Sarah: My Pentathlon Blog
In this Olympic year, Sarah Brown and Lorraine Kelly are taking on the Modern Pentathlon to raise money for PiggyBankKids. It's part of the Gold Challenge, which will see thousands of people up and down Britain getting into the Olympic spirit and raising money for charity in the process. With lots of PiggyBankKids supporters taking part too (fancy it?), Sarah wanted to lead the way. She recruited ITV's Lorraine Kelly to the cause - and the whole thing will now be broadcast on Lorraine's show in the coming weeks. In the first of a series, here's Sarah on how training has been going so far...
Friday 24th February 2012
A day after the event and I can reflect on all the ups and downs of taking on a Modern Pentathlon. I look back partly proud that I achieved all the sports – horse riding, running and shooting combined, fencing and swimming –and also slightly appalled that I found it so tough.
My admiration for the young athletes who are training every day to win one of the few coveted slots on the British Olympic Pentathlon team –just two each for the men’s and women’s teams – has grown immeasurably. They're so lucky to have the fantastic surroundings of the University of Bath's Sports Training Village in which in which to hone their skills. Thanks to the pentathlon team at Bath for letting me have a go!
It has been quite a gym journey for me. I wandered into my local Bannatyne’s a few months ago sure that I just had to upgrade my fitness a little. I am a regular exercise bunny of the Pilates/Zumba class/swimming variety.
When I introduced myself to Will the Trainer, he did raise his eyebrows ever so slightly when I explained what I needed to do and my deadline. But he agreed to create a programme for running, running and more running combined with alien activities like weights (weights!), rowing and energetic one minute activities involving bean bags, boxing gloves and yet more weights .... Will is very sure that weights are good for girls, and having now completed a pentathlon I can't exactly say he is wrong.
My first round on the treadmill was appalling. It turns out that fitness in one sport is not always transferable to another, which tells you just how tough taking on five different sports can be... The discouraging thing was just how truly hard it is to take up a new sport from scratch – the more inspiring thing was the improvement which comes with sticking at it – no matter how low the starting baseline.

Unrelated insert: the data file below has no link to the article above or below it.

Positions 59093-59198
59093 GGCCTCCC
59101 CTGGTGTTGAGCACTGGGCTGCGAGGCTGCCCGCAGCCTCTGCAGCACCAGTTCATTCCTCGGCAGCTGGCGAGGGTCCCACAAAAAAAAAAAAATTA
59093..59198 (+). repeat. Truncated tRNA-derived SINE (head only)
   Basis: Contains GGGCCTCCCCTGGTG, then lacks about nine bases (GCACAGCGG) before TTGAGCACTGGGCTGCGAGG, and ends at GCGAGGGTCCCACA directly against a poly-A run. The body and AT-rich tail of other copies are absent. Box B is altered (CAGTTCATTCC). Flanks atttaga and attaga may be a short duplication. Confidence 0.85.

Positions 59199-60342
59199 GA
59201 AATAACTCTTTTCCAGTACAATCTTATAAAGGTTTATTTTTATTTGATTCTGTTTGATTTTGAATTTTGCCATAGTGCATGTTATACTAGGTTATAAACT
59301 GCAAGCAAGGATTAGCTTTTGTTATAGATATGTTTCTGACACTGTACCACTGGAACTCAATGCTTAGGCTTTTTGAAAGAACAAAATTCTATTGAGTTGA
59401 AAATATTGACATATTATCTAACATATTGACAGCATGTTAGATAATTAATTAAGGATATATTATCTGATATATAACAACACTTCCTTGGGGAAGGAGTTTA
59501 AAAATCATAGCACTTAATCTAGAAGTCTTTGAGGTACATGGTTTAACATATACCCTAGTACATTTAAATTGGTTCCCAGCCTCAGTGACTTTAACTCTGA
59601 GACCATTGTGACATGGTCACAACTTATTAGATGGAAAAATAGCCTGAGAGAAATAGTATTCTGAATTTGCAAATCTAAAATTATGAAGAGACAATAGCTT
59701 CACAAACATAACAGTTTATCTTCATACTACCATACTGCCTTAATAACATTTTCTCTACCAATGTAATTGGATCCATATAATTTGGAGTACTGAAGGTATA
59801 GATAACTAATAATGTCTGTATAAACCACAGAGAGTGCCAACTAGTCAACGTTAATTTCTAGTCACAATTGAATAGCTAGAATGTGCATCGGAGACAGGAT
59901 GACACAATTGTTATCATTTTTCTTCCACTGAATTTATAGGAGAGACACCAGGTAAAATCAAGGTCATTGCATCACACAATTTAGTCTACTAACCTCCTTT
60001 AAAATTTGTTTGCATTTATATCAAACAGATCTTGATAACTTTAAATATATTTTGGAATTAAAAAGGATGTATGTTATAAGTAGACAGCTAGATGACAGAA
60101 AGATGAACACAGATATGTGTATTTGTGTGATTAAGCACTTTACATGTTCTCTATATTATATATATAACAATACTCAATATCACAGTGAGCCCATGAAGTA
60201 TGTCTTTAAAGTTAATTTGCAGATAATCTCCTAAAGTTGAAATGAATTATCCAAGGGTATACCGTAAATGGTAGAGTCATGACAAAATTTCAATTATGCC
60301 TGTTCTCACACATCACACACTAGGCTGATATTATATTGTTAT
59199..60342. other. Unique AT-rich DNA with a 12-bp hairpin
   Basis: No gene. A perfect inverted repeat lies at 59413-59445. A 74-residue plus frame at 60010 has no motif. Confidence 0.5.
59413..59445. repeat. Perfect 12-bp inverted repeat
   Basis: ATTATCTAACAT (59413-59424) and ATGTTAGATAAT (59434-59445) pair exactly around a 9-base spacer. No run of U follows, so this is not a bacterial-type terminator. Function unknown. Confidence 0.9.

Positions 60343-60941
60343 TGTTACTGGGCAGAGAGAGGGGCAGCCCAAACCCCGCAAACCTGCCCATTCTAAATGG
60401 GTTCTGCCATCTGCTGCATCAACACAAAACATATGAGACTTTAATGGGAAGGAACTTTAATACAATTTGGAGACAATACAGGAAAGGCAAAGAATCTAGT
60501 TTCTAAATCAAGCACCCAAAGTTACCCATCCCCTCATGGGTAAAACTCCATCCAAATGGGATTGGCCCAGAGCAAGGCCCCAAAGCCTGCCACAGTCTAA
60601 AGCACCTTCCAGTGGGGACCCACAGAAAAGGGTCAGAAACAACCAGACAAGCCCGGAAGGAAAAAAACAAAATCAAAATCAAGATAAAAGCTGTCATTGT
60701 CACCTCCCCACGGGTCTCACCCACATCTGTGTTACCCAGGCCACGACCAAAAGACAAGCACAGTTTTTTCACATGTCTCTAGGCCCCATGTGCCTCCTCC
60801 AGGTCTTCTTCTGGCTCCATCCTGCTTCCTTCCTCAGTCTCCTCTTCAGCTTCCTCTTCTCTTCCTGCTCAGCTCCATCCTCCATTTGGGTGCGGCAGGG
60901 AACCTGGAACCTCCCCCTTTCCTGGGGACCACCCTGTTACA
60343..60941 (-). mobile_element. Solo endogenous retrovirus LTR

Come the actual day, I found myself running and shooting with Olympic hopeful – and ranked 21 in the whole world – Katy Burke. What a brilliant person she is, so upbeat and determined, and her running looked effortless, her shooting very focused. It did keep me going to know I had her running alongside, but I am very mindful that she was slowing right down for me. Her best time for alternating 1km runs with 5 rounds of shooting is just over 11 minutes for the lot – it took more than twice as long to get round with me!
The shooting did turn out to be one of my strong points, and I remember my coach Bill Bland’s advice keep steady and go easy on the trigger. I think that my dedication to Pilates paid off here as much of shooting technique seems to come from stability and core balance. As a left-hander I had borrowed a laser gun from Rob Flack, the only left-handed Pentathlete on the British circuit which meant I was in with a chance of scoring some points. I was thrilled to get 14 out of the 15 hits I needed across my three rounds, and even finished one set of 5 with a few seconds to spare heading off up the running track to be joined by Katy just seconds later for our final kilometre! Jan Bartu, the team coach was watching it all with his expert eye, and even gave me a bit of encouragement and praise at this stage – I was happy to take all the bonus points I could get.
The learning curve for fencing was even higher. I had benefited from expert instruction with Yosif Angelinov from Dream Fencing. The comfort of being in the hands of experts goes a long way to building confidence. And the experience of trying something like fencing, so far removed from anything I have ever done before was exhilarating. I had a lot of fun practicing with Lorraine, but can't claim any prowess as a fencer. What I have learnt is how to watch a good fencer in action, and my opponent Samantha Murray had just come top in a recent contest in Budapest and is a real rising star. She has the same metallic glint in her eye as her epee so it is just as well we were wearing masks – this is one determined athlete who we will hear more of in years to come.